Alec Pongweni


This paper is about the role of translation as a mediating process between texts that are couched in the languages of different cultures in contact. The etymology of the word "contact" goes back to the Latin verb "tango", which inflects "tangere, tetigi, tactum", and means "touch". The prefix "co(n)-

.." is attached to "tactum", and we get a word that means "touching each other", "contact". In our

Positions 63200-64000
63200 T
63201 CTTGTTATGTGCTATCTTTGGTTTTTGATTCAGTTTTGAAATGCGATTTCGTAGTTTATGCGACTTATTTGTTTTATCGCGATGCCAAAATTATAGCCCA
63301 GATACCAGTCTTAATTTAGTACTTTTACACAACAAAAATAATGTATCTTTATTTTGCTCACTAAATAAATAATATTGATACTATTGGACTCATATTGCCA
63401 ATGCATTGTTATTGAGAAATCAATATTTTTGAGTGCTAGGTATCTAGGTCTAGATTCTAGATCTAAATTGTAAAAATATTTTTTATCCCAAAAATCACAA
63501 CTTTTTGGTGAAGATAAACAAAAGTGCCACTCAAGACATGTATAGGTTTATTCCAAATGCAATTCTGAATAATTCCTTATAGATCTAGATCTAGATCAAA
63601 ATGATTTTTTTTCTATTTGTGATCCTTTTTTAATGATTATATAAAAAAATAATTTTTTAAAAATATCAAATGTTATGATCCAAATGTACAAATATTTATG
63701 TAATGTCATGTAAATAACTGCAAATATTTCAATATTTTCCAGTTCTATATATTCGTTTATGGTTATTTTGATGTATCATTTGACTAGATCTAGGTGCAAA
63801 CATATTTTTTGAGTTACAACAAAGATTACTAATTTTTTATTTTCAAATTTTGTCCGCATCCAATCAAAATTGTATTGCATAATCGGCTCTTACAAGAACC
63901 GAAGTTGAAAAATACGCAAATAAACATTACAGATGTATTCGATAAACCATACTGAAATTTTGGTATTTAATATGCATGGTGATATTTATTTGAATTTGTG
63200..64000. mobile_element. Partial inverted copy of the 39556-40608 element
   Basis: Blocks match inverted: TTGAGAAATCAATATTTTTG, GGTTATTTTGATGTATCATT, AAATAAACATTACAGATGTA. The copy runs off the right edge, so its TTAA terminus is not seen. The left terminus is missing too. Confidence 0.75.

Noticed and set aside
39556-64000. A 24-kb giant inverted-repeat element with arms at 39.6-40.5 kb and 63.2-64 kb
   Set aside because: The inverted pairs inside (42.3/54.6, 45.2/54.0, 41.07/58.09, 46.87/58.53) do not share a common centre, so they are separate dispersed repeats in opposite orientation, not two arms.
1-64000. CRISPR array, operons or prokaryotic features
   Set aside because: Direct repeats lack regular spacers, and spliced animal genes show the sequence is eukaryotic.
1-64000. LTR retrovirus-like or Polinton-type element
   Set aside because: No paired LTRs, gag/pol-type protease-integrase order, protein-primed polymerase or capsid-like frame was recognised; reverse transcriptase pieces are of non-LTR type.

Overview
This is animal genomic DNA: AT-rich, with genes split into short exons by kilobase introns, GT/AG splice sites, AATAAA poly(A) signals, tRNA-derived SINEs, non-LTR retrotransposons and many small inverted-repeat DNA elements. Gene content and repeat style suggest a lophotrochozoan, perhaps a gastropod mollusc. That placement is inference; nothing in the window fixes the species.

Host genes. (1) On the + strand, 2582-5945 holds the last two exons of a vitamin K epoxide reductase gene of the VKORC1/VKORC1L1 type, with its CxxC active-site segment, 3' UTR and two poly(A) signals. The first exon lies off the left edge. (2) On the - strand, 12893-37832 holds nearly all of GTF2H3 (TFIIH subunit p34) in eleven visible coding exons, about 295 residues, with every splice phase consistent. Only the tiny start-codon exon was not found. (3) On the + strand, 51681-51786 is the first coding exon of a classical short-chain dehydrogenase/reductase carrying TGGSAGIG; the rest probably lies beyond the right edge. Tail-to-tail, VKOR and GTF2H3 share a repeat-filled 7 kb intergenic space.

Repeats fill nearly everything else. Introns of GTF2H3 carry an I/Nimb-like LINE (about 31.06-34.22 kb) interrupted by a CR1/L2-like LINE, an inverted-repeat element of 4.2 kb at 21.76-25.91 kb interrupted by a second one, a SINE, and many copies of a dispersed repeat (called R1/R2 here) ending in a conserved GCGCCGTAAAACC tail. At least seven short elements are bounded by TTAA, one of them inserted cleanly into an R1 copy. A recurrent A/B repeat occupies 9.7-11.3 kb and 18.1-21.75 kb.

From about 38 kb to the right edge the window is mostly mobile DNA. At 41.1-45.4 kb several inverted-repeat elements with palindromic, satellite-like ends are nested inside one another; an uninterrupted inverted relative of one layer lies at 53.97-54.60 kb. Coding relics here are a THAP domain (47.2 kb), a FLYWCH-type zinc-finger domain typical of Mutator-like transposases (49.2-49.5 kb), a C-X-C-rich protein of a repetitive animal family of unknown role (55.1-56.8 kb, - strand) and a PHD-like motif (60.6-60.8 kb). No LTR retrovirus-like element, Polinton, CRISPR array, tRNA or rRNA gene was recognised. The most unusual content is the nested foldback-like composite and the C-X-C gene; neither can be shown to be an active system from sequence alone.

lived reality we come into contact with others who speak languages other than our own in order to conduct the business of living. For it to flourish, we need to understand each other through a third medium, a language which a translator has a command of, in addition to having fluency in the languages of those seeking to conduct business together. Such a person‟s role is quintessential to the success of the business enterprise and must therefore not be assumed lightly. When executed successfully, translation serves to project both commonalities and dissimilarities among cultures, with the similarities serving to emphasize our common humanity, while the dissimilarities expand and deepen our understanding of what it means to be human. Using texts originally in a Bantu language and now translated into English, I argue here that access to the cultural terrains of peoples other than our own enables us to develop empathy for them, an empathy which facilitates peaceful and productive co-existence. If this were not so, why did my West African colleague object to me handing him a salt shaker, instead of merely pushing it towards him across the dining table? As we do in these parts, West Africans have a belief that handing the salt shaker to a fellow diner portends evil intentions.

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